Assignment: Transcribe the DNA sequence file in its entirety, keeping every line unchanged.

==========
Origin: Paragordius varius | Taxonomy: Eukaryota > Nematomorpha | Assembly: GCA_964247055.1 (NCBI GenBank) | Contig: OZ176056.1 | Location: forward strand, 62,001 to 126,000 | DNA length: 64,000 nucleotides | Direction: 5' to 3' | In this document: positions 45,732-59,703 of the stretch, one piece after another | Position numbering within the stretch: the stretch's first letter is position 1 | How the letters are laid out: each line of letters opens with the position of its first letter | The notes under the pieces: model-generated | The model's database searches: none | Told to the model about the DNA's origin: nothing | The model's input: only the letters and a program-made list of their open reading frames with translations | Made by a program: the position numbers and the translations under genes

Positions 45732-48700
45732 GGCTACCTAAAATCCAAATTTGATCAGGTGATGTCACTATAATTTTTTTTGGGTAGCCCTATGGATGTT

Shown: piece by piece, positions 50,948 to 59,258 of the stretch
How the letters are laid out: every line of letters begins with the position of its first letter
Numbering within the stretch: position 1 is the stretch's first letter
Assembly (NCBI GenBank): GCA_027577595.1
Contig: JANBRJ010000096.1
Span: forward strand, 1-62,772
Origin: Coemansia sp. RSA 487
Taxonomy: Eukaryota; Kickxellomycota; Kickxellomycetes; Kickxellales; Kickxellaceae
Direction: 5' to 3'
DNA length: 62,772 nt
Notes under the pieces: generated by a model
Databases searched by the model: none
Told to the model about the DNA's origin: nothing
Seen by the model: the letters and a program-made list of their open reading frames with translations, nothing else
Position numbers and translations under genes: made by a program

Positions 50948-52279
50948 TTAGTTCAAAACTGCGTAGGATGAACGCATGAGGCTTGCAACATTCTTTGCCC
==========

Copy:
Origin: Paragordius varius | Taxonomy: Eukaryota > Nematomorpha | Assembly: GCA_964247055.1 (NCBI GenBank) | Contig: OZ176056.1 | Location: forward strand, 62,001 to 126,000 | DNA length: 64,000 nucleotides | Direction: 5' to 3' | In this document: positions 45,732-59,703 of the stretch, one piece after another | Position numbering within the stretch: the stretch's first letter is position 1 | How the letters are laid out: each line of letters opens with the position of its first letter | The notes under the pieces: model-generated | The model's database searches: none | Told to the model about the DNA's origin: nothing | The model's input: only the letters and a program-made list of their open reading frames with translations | Made by a program: the position numbers and the translations under genes

Positions 45732-48700
45732 GGCTACCTAAAATCCAAATTTGATCAGGTGATGTCACTATAATTTTTTTTGGGTAGCCCTATGGATGTT

Shown: piece by piece, positions 50,948 to 59,258 of the stretch
How the letters are laid out: every line of letters begins with the position of its first letter
Numbering within the stretch: position 1 is the stretch's first letter
Assembly (NCBI GenBank): GCA_027577595.1
Contig: JANBRJ010000096.1
Span: forward strand, 1-62,772
Origin: Coemansia sp. RSA 487
Taxonomy: Eukaryota; Kickxellomycota; Kickxellomycetes; Kickxellales; Kickxellaceae
Direction: 5' to 3'
DNA length: 62,772 nt
Notes under the pieces: generated by a model
Databases searched by the model: none
Told to the model about the DNA's origin: nothing
Seen by the model: the letters and a program-made list of their open reading frames with translations, nothing else
Position numbers and translations under genes: made by a program

Positions 50948-52279
50948 TTAGTTCAAAACTGCGTAGGATGAACGCATGAGGCTTGCAACATTCTTTGCCC